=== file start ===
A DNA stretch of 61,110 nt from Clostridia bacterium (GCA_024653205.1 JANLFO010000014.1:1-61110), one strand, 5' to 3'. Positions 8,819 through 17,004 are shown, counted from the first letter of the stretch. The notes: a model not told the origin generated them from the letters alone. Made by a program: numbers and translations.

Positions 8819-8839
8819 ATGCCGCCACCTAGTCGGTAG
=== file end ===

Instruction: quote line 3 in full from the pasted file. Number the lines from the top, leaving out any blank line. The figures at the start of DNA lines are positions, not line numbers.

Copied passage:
8819 ATGCCGCCACCTAGTCGGTAG